Rural Road Safety Advice for Horse Riders
Most horse riders will need to ride on the road at some point, whether it’s to reach an off-road route or to connect one bridleway to another. The Highway Code changes, which includes a reduction in the advisory passing speed from 15mph to 10mph and a repositioning of horses alongside cyclists in the Hierarchy of Road Users, offers clear guidance to all road users to help keep equestrians safe.
Advice is also available for horse riders to follow to maximise the safety of their horse. Here are some helpful tips and advice from Alan Hiscox, Director of Safety at The British Horse Society (BHS), for horse riders when heading out:
Familiarise yourself with the Highway Code – ensure you follow the Highway Code’s guidance on how you should behave on the road and interact with other road users. It’s important to know about your rights and responsibilities while riding on rural roads.
Be alert at all times – make eye contact with drivers and thank those who make an effort to accommodate you. Treat others as you wish to be treated yourself.
Be seen – always kit yourself and your horse out in hi-vis, clearly visible clothing and equipment, regardless of whether you ride on or off the road, the time of day, season or weather conditions. The BHS recommend a minimum of a tabard or jacket for a rider, and leg bands for the horse. Wearing hi-vis when you’re using the road can give other road users extra time to react, which could save the life of both you and your horse.
Know your signals – using signals when riding on the road helps to make sure other road users know what you intend to do. This is especially important when approaching junctions, passing a hazard or turning off the road.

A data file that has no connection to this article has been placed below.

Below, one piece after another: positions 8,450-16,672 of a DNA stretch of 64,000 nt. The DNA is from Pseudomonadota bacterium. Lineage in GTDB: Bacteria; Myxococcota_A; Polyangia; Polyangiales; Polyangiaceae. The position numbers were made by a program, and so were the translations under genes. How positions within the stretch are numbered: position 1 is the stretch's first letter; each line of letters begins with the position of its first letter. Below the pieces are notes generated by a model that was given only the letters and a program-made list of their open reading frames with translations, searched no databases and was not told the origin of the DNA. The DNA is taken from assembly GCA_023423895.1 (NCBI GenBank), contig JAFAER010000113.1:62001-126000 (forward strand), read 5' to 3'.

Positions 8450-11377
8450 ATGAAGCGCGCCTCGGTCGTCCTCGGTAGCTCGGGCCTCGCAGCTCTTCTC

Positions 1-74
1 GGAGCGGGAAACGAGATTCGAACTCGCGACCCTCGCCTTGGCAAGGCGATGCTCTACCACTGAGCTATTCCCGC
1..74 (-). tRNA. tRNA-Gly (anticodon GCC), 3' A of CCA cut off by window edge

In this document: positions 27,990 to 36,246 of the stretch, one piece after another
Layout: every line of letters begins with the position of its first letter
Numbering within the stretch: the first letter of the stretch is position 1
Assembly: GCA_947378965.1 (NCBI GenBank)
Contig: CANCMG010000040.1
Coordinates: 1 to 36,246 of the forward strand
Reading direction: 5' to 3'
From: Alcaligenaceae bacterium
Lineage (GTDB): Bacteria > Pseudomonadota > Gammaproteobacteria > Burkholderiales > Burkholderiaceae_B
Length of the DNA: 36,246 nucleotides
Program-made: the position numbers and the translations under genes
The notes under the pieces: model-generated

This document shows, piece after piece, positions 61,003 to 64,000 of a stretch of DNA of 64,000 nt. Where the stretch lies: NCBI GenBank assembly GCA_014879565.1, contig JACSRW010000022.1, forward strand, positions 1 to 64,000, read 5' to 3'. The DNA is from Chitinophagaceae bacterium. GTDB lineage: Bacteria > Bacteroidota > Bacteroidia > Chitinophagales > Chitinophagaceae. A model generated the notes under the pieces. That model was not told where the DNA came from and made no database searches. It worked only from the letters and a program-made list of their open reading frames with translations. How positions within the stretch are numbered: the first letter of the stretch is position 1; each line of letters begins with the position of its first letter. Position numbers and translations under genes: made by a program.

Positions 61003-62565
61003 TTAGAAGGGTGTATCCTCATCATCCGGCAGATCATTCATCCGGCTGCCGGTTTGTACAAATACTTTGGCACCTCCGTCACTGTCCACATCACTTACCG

Share your schedule – always let someone know where you are going and what time you expect to be back, so they can raise the alarm should you fail to return within a reasonable time. You can also ‘Share My Location’ if you have a smartphone for extra security.
Carry a mobile phone – this will enable you to call for help should the need arise, as well as providing access to maps. The app “what3words” can help pinpoint your location in the case of an emergency. And don’t forget, although tempting to check your phone for calls and messages, using your mobile phone whilst riding is illegal and very dangerous.
Equine charity, The British Horse Society is dedicated to making the world safer for all horses, and those who love them. To learn more about how to stay safe while out and about, you can complete the BHS Ride Safe Award. It helps gives riders the confidence to ride in the environments they are most often faced with, including on the road, keeping themselves and their horse safe.
The charity is also urging equestrians to log any incidents they experience on the roads using the Horse i app. The more incidents that are logged, the more the BHS can do to protect the rights of horse riders on Britain’s roads.